by Angie Mabry-Nauta
“Look around the room, and get a good glance at your classmates.”
Two short months stood between our group of thirty-seven and the future for which we had been preparing while in seminary. Yes, we had much to accomplish before our official duties began. No matter. We were bright lights and even the most tightly woven bushel would have been challenged to dim us.
We obeyed our pastoral care professor and looked around the room.
“Most of the faces that you see here today will not be in ministry within seven years,” he continued. “The statistics for burnout are well documented, and the causes for it plentiful and unique to each person. Care well for yourselves. It is more likely to happen to you than not.”
Our lights faded.
Ministry is both a rewarding and demanding vocation. It crosses over into every aspect of our lives and encompasses all of who we are, whether we’re a religious professional or a church volunteer. Each person has her own unique gifts. Regardless of who or where we serve, all who answer God’s call give . . . and give . . . and give. It’s the Christian way, after all. And usually we are all too happy to sacrifice ourselves for others.
Six years into congregational ministry, I had an epiphany. What I believed would happen to my classmates—not me—occurred. I burned out. My top three telltale signs were:
- That which used to inspire me drained much of my energy. Preaching, and creating and leading worship services were the lifeblood of my ministry. Each filled me with great joy. . . until producing sermons and worship services came to feel like pulling my own teeth.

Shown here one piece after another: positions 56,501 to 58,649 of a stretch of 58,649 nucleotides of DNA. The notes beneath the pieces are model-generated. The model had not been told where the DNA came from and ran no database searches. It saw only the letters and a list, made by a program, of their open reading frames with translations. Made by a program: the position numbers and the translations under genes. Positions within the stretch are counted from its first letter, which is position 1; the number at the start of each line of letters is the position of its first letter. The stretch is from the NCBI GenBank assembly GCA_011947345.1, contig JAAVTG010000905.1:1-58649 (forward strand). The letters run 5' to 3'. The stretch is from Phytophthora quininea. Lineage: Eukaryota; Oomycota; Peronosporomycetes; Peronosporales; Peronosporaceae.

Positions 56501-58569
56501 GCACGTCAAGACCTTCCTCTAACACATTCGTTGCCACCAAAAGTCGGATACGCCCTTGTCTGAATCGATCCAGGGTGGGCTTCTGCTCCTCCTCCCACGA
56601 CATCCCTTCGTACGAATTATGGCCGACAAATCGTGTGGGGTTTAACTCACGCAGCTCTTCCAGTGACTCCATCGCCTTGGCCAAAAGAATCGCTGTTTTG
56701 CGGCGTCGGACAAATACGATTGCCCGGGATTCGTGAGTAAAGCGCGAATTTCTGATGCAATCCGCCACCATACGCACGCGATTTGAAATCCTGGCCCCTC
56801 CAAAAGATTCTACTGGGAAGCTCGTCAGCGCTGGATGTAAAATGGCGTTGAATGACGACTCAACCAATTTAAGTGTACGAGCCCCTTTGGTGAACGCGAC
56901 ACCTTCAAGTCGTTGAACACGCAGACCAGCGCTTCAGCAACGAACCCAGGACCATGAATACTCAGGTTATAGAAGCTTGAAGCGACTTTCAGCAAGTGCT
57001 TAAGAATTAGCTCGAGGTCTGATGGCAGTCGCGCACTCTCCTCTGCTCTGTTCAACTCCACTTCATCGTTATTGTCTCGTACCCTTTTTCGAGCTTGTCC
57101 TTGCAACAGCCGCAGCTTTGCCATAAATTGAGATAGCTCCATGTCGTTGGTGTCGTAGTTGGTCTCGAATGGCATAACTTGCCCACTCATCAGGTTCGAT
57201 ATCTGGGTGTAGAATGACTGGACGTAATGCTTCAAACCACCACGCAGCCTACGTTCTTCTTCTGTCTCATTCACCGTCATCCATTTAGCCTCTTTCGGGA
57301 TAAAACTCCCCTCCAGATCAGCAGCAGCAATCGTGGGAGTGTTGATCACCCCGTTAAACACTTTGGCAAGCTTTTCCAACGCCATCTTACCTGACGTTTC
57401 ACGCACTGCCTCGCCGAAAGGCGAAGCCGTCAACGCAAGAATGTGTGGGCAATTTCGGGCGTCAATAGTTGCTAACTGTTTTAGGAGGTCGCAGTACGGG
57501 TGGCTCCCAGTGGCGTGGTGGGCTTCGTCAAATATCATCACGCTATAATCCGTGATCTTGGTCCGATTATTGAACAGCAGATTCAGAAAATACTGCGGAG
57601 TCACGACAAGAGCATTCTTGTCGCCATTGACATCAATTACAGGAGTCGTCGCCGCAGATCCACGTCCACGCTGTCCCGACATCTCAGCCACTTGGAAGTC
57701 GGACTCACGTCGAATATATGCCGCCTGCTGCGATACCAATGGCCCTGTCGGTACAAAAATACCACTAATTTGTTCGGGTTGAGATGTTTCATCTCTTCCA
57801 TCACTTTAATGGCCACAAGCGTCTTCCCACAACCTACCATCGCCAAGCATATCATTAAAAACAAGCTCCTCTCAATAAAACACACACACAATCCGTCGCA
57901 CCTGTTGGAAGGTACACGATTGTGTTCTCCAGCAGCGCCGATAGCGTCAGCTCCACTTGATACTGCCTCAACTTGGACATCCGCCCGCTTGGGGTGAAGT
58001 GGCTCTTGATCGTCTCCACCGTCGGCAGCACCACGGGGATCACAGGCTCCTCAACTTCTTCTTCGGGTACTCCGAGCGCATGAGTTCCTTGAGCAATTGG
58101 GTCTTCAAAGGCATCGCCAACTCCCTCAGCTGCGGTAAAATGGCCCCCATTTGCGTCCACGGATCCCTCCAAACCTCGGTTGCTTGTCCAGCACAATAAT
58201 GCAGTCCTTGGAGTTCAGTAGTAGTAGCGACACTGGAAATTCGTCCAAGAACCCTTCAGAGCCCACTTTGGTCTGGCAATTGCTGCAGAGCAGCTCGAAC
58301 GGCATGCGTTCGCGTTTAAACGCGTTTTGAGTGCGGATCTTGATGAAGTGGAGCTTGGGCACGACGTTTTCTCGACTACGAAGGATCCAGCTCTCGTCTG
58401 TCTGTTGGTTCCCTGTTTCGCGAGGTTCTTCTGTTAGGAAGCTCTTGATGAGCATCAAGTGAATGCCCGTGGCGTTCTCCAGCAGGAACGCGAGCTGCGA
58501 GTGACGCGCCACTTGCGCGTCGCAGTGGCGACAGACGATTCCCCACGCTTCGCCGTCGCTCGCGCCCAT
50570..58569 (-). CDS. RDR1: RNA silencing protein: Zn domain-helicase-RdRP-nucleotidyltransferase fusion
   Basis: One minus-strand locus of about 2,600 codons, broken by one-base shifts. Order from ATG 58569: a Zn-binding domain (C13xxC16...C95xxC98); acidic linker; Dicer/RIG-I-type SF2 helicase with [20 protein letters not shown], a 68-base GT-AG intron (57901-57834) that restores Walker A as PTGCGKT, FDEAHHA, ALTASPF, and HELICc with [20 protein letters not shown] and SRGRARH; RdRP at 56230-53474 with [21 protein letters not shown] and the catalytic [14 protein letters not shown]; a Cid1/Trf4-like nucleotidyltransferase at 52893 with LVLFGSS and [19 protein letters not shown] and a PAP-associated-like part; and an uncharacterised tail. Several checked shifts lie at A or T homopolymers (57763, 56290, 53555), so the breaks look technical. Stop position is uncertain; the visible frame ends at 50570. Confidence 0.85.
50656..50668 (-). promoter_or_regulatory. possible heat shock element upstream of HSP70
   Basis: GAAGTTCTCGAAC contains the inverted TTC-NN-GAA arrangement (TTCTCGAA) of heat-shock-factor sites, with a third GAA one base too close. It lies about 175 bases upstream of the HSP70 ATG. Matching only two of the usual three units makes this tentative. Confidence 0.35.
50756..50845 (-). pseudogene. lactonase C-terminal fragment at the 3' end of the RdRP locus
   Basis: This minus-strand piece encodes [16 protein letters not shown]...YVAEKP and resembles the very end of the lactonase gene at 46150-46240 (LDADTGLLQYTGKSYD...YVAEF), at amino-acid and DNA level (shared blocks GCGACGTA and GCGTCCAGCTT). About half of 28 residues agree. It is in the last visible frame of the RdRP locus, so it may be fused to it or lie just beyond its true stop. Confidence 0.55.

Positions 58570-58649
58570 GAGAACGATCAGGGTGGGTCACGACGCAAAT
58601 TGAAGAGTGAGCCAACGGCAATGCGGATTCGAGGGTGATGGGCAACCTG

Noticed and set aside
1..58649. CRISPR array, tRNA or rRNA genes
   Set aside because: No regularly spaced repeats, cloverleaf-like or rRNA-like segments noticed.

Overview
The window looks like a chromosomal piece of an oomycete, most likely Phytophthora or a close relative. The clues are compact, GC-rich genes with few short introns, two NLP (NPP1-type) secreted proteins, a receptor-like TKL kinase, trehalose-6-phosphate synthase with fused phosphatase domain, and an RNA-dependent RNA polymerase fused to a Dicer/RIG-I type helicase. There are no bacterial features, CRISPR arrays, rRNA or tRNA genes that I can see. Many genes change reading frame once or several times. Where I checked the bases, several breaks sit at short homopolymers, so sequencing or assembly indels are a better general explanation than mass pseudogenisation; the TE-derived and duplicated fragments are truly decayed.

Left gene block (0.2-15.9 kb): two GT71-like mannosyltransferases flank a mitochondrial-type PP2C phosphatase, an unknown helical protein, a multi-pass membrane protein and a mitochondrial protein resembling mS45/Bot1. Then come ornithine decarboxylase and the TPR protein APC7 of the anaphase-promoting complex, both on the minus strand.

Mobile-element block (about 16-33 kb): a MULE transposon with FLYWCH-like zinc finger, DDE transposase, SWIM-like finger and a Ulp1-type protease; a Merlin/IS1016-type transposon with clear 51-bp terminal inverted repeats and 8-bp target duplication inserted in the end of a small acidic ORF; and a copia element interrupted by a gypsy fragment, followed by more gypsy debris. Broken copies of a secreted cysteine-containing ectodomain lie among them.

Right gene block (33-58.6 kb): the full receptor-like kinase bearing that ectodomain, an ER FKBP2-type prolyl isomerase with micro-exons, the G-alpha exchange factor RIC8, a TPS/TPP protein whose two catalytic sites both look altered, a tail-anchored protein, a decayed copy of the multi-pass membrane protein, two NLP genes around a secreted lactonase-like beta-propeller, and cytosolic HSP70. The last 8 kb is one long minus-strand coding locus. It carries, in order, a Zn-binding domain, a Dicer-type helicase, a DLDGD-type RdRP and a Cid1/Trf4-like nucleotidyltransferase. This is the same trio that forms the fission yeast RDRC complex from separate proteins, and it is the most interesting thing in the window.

- I came to loath the parts of ministry that challenged me. Leadership development, administration and mediating conflict were my constant “growth opportunities.” At one time I willingly offered myself to refinement in these areas but burnout kidnapped my pliable spirit.
- I lost my compassion and patience with people. The core of my ministry was sharing God’s heart. I mulled my words to accurately and passionately communicate God’s unending love. I had a large capacity to forgive when people hurt me, even love them more through the difficult times. Not so with burnout—grace became hard.
Does any of this strike a chord with you? If you’re feeling “not like yourself” in your service to God and others, take notice. You may be burning out. Take action now and care well for yourself.
Spend quality time with God in silence, prayer and journaling. Engage a spiritual director or work with a counselor. You may even need to negotiate a sabbatical or temporary leave. These steps may just be the best gifts you give not only to yourself, but to your ministry and the people you serve.